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Cat Lake dirtbikers act as cleanup stewards

Club is working with government agencies to maintain the popular camping and biking destination
Dirtbiker cleanup
Squamish dirtbikers have been cleaning up large amounts of debris in the Cat Lake area.

In early January, somebody driving a motorhome pulled into the woods surrounding Cat Lake and set up camp near the trail system used by the Squamish Dirtbike Association. The occupants then proceeded to live there for nearly four months, accumulating mounds of garbage that they had no way to dispose of. Then, in early May, they set the whole mess on fire.

“What I try to do on a consistent basis, being president, is look people in the eye. There’s lots of people camping in the bush. They show up at Cat Lake, it’s over-subscribed, so instead of going somewhere else they just drive up the hill and find an open spot. So we find random people in the bush all the time,” said Philip Lay. 

“I have the polite conversation: if you poop, take a shovel. There’s a lot of that on the trails, which is inconvenient. So I tell them to keep it off the trail, bury it, all that good stuff. I tell them to pack out what you pack in. We act as advocates and stewards for the area. Unfortunately, sometimes people don’t listen.”

Currently, there are approximately 60 kilometres of maintained trails in the Cat Lake area. The club includes veteran bikers alongside beginners, with a weekly calendar designating when their different cohorts meet up to practice. The club was founded in the 1980s, when restrictions on where the dirtbikes could go were much more lax. Now, they work with the Sea to Sky Recreation District and the District of Squamish to develop and maintain particular sites, such as Cat Lake. They’re proud of it, and take ownership of it.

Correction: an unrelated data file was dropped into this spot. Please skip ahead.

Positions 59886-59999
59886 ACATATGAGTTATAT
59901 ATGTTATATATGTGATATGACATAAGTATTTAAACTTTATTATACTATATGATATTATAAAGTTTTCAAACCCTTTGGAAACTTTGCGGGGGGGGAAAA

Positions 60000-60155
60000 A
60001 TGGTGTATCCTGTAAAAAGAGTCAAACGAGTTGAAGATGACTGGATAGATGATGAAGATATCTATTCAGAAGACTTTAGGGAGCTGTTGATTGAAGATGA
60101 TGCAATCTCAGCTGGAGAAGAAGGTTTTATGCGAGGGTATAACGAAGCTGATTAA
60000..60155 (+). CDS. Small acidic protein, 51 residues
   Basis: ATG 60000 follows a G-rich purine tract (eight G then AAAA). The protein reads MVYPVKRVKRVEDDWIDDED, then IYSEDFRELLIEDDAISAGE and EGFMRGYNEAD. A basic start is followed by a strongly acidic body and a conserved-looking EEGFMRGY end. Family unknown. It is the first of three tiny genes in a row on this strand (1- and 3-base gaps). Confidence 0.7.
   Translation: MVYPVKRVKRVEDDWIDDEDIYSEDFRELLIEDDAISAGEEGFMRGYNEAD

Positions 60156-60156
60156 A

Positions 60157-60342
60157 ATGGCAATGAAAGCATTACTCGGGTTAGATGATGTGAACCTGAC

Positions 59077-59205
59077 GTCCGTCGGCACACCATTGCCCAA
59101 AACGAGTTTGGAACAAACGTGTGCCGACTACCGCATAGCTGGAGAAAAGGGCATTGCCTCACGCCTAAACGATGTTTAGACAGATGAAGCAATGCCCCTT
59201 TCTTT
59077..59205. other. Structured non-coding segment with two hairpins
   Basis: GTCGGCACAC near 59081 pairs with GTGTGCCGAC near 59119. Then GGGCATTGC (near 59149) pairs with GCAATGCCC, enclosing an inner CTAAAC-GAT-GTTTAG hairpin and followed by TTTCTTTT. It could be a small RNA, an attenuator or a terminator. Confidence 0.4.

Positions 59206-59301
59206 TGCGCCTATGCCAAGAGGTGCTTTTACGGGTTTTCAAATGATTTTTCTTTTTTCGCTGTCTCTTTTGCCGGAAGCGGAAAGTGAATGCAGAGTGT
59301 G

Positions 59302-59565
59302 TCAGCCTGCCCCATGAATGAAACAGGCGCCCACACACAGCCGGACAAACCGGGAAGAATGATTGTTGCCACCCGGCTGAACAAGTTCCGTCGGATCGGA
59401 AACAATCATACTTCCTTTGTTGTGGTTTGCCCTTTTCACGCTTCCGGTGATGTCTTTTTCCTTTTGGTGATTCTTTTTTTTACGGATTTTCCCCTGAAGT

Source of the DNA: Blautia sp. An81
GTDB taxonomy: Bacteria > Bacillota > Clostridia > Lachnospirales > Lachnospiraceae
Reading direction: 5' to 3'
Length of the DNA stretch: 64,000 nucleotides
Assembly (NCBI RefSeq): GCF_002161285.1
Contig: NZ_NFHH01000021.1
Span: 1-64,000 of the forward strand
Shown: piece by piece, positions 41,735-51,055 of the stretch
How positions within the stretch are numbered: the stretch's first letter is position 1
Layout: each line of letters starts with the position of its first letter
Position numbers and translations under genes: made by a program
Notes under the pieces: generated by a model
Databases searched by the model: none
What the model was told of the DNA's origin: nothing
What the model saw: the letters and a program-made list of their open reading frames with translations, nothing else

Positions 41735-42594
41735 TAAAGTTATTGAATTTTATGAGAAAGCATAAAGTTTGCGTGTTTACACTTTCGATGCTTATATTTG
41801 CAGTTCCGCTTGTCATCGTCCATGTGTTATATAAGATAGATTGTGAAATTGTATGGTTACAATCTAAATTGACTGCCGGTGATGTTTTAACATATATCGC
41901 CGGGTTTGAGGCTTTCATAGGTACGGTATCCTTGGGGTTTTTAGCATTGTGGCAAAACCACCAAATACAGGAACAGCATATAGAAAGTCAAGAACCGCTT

That’s why the garbage fire was so offensive, beyond simply giving them a grisly task — it was the lack of respect for other people.

“I will usually roll in and let people know that this is our riding area, that we really respect everyone’s right to recreate, but at the same time can you please pack out what you packed in? Most people are great and compliant, but this person just decided not to,” he said.

“There were eight of us on that clean up, and we had to be careful about needles and things like that. The ministry is going to finance it, they’re going to pay for the dump fees and we work in conjunction with them, but at the same time it comes down to me calling in favours from friends that have heavy machinery so we can get it to a manageable point and the garbage can work its way to the dump.”

Lay is very grateful for their strong relationship with the government, and believes the partnership will go a long way towards keeping Squamish area wilderness as pristine as possible. He emphasized that they’re maintaining the area for everybody, not just themselves.

“Cat Lake is for everybody. People say ‘it’s our trail’ and well, I say it’s a trail we maintain. It’s not good for a long distance runner, maybe, but it’s still available to them. We co-operate with everybody so everyone can recreate and have fun.”

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